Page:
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The first few years of your career can be super tough. From long, demotivating job searches to enduring the entry-level grindstone, it can take a long time and a lot of hard work to fully realise your career goals. In order to stay motivated and keep your eyes on the prize, here are some simple milestones that you can celebrate along the way.

1. Using your degree

After investing several years, a lot of late nights, and a fair bit of money into your degree, it’s reasonable that you’d want to apply what you’ve learned at uni in the workplace. For some degrees, this is easier said than done… *cough* Arts *cough*. But if you’re able to get hired in a position where your degree makes sense in relation to your job title and responsibilities, that’s worth celebrating. 

2.  Deleting a part-time job from your resume

Maccas, Coles, K-Mart. In addition to helping you pay the bills, these jobs are probably also making an appearance on your resume, to show employers that you have a little of that precious quality: “work experience”.  But there is a limit to how useful these jobs are on a resume, which is why you should make a goal to develop relevant work experience. When you do, enjoy the satisfaction of banishing Macca’s from your resume.

3. Goodbye hourly wage, hello annual salary

You’re looking at a job advertisement or contract and instead of multiplying a number to figure out what you’ll bring home each fortnight, you need to divide it. Congratulations, you’re now on a salary. There are other things to consider besides money, but a salary can offer a little more financial security and, for some of us, signals a degree of career grown-upedness.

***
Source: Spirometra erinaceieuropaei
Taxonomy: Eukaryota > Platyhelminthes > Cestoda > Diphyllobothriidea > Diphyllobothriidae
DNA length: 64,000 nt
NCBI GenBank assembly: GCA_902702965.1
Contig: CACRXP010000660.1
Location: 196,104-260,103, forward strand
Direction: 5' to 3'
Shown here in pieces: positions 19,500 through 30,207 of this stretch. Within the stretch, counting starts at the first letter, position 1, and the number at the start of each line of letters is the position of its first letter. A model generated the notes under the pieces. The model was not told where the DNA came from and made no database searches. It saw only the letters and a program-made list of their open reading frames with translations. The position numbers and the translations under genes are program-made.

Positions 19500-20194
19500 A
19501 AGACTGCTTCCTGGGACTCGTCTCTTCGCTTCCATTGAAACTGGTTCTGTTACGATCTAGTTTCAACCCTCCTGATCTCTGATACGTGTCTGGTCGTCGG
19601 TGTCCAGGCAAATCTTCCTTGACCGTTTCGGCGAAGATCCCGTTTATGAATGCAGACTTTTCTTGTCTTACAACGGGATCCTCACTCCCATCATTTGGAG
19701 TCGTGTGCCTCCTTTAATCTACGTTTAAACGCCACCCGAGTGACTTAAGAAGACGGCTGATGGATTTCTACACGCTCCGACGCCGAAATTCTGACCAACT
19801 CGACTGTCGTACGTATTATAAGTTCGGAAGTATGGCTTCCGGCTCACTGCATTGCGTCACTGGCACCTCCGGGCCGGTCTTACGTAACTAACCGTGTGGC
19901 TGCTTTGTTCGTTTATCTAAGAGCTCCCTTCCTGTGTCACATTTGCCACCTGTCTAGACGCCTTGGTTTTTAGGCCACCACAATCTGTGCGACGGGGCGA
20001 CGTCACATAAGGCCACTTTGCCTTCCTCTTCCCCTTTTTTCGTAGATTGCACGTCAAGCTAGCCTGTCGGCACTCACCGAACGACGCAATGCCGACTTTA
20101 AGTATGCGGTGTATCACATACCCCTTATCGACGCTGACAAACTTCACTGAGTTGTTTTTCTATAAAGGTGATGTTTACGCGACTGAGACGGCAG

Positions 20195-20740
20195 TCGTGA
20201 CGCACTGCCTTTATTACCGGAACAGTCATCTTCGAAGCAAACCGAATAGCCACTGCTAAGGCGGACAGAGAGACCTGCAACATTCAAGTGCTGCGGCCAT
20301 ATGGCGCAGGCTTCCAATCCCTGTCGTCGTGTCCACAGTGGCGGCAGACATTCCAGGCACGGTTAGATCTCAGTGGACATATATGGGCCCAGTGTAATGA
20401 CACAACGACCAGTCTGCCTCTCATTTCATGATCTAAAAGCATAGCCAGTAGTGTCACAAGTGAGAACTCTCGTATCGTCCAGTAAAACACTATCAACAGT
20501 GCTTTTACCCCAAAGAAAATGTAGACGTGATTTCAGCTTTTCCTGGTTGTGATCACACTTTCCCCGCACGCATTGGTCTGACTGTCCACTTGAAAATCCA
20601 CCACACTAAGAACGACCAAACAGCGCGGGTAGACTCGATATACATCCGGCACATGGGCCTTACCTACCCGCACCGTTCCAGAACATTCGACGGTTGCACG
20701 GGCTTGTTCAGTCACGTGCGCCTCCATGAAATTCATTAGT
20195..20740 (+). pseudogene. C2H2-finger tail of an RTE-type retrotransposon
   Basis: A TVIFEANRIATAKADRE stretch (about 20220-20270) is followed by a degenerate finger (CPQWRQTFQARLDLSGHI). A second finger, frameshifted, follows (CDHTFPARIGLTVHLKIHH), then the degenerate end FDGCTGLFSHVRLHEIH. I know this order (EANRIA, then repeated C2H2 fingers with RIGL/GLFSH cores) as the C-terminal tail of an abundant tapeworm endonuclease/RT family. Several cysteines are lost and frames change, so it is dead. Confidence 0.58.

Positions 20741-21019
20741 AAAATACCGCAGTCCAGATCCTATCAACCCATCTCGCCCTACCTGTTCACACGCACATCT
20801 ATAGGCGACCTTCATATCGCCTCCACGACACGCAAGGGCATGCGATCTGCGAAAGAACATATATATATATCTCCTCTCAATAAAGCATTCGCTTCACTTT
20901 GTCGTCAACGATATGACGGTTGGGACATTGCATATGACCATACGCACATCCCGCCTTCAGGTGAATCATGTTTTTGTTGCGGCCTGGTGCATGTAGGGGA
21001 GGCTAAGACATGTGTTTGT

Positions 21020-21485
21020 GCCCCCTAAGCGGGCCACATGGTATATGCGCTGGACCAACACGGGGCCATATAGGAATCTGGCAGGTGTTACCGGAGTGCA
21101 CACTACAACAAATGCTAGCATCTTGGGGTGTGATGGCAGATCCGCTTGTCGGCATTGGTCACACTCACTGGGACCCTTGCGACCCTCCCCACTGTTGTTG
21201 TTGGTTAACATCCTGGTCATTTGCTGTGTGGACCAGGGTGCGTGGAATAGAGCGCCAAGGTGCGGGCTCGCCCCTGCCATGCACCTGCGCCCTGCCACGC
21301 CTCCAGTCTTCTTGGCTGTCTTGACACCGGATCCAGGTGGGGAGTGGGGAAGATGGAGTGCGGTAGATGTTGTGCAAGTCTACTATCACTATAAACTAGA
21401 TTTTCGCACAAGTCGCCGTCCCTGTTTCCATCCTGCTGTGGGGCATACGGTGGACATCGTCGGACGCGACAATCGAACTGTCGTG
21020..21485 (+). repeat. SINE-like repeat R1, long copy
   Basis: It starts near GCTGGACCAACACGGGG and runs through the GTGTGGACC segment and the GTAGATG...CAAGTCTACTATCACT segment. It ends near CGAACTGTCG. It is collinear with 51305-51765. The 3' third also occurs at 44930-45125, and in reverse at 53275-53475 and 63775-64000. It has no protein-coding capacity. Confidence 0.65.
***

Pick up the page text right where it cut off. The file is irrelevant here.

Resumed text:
4. They need you more than you need them

It’s a good idea to always keep an eye out for job opportunities, even if you’re happy in your current job. In fact, applying for other jobs while you’re already employed is a great way to keep your resume and interview skills up to date and to stay in tune with the labour market. After all, if you don’t get offered the job it’s no great drama, and if you do get an offer, you don’t necessarily have to accept it. You may even be in a position to negotiate, both with your prospective and your current employer.

5. A skilful pivot or sidestep

You’ve been attentive to the trends in your field, plugged into important networks, and found a quality mentor or two. You’ve been able to see challenges or opportunities coming and taken action to position yourself to capitalise, such as learning a new skill or gaining new experience. People around you may not be wise to what you’re doing, but you are: you’re actively managing your career.

Just as it is in some many areas of our lives, goal-setting is essential if you want to make progress in your career. They don’t have to be huge goals, far off in the future. The Careers and Employability team can help you identify and work towards concrete, achievable goals, at all levels and stages of your career. Check out our website for details on how to find us.